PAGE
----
THE DYNAMIC RESPONSE OF BURIED CONCRETE ARCHES, PROJECT 3.2 OPERATION SNOWBALL.
ARMY ENGINEER WATERWAYS EXPERIMENT STATION VICKSBURG MISS
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The purpose of Project 3.2 was to evaluate the effect of a 500-ton, TNT, surface burst on small, buried, reinforced concrete arch structures. These structures were of such size that they could be tested in laboratory nuclear simulation devices. Nine structures were tested. Three 30-inch-diameter structures with a 4-inch-thick section buried in dry sand to a depth equal to one-fourth the diameter of the arch were located at the 100-, 200-, and 300-psi predicted ground-surface air overpressure levels. Based upon conventional design theory these structures which had tied-independent footings were predicted to fail at overpressures above 200 psi and to move vertically 1 inch. Six semicircular, 12-inch-diameter, unreinforced concrete arch structures with solid base slabs were designed for and placed at the 150-psi predicted ground-surface air overpressure level. Three structures were placed in dry dense sand and three in saturated sand. The three 30-inch structures were subjected to actual air overpressures of 105, 160, and 320 psi and were damaged only slightly. The structure at the greatest range appeared to have suffered greater flexural damage than the closer-in structures. The 12-inch structures were damaged appreciably by ejecta. Generally, the structures responded in a similar manner. In all cases the blast side moved vertically downward, causing an overturning effect. It was concluded that the design techniques used are apparently conservative. Author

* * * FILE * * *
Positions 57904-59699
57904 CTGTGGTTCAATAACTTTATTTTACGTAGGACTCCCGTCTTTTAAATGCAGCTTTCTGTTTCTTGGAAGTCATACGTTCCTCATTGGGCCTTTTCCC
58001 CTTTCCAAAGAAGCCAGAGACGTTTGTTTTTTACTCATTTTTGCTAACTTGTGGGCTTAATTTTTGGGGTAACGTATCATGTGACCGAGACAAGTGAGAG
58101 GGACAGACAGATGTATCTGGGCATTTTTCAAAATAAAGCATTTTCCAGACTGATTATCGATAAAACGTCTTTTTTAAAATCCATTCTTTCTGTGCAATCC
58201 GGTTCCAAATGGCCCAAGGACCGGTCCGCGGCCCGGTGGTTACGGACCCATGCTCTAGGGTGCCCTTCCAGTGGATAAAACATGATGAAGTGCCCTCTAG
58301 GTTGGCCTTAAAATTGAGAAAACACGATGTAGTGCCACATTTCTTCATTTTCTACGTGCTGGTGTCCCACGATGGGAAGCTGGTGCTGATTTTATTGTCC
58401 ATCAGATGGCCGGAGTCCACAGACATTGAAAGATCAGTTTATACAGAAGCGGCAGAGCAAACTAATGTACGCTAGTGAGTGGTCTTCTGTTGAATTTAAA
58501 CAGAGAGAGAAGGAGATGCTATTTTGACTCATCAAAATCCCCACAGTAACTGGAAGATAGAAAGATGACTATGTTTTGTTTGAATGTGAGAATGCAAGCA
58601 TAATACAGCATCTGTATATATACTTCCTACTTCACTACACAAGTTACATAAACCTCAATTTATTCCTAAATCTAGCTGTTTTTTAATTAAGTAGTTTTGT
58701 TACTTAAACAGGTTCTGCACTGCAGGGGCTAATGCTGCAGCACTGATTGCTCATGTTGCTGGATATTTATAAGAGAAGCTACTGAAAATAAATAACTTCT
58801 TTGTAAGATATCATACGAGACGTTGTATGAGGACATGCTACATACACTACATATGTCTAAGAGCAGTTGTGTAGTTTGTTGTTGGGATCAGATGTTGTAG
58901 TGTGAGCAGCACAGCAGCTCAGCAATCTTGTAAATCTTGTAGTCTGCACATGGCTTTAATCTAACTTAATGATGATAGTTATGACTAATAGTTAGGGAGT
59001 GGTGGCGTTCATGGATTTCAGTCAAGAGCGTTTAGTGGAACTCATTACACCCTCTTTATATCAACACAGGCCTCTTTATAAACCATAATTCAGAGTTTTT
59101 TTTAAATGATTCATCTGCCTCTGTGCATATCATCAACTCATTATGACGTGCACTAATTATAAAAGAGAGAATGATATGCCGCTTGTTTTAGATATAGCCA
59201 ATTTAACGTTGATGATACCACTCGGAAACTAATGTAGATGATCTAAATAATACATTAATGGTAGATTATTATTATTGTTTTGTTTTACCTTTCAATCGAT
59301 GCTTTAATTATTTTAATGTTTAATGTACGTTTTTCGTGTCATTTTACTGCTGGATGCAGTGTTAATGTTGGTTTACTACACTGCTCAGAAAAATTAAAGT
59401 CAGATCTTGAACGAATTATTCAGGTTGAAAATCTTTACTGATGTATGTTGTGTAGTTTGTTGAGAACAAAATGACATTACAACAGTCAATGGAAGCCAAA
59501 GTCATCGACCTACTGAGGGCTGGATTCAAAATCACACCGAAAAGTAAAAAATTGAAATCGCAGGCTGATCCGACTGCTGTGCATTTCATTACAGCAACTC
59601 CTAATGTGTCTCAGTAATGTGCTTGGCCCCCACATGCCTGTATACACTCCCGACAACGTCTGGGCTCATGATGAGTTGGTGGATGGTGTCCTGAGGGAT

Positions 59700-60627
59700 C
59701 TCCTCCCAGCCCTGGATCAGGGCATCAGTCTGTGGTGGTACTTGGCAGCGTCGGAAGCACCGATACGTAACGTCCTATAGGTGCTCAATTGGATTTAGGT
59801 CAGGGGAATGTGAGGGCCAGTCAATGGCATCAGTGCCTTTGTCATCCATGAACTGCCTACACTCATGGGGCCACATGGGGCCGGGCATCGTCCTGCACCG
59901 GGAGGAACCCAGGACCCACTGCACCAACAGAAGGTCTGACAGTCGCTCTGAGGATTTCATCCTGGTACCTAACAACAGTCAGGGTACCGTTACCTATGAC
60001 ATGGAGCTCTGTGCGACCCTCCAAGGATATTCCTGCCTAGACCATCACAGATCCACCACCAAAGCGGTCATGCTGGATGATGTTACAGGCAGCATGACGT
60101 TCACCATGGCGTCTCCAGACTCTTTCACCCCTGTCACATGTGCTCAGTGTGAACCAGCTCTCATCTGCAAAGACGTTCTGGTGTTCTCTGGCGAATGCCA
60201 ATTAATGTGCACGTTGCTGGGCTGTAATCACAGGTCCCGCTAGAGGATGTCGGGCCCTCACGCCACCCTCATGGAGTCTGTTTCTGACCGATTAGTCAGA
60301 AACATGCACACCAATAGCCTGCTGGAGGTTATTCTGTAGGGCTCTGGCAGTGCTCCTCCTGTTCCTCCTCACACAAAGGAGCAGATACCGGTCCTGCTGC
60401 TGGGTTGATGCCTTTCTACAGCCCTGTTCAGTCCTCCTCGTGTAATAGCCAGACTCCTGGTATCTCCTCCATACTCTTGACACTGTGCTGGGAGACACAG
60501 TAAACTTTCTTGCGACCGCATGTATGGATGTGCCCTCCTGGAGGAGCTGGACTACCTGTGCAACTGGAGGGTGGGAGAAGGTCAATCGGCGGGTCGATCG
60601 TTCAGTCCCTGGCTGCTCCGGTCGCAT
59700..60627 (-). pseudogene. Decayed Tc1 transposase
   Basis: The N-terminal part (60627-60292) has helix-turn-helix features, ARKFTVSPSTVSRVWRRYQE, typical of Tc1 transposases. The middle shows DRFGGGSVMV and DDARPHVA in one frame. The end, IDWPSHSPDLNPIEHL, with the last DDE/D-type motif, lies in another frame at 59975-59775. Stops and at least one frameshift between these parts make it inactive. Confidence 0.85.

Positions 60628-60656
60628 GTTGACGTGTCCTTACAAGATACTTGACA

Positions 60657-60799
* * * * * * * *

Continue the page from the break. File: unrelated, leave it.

- Structural Engineering and Building Technology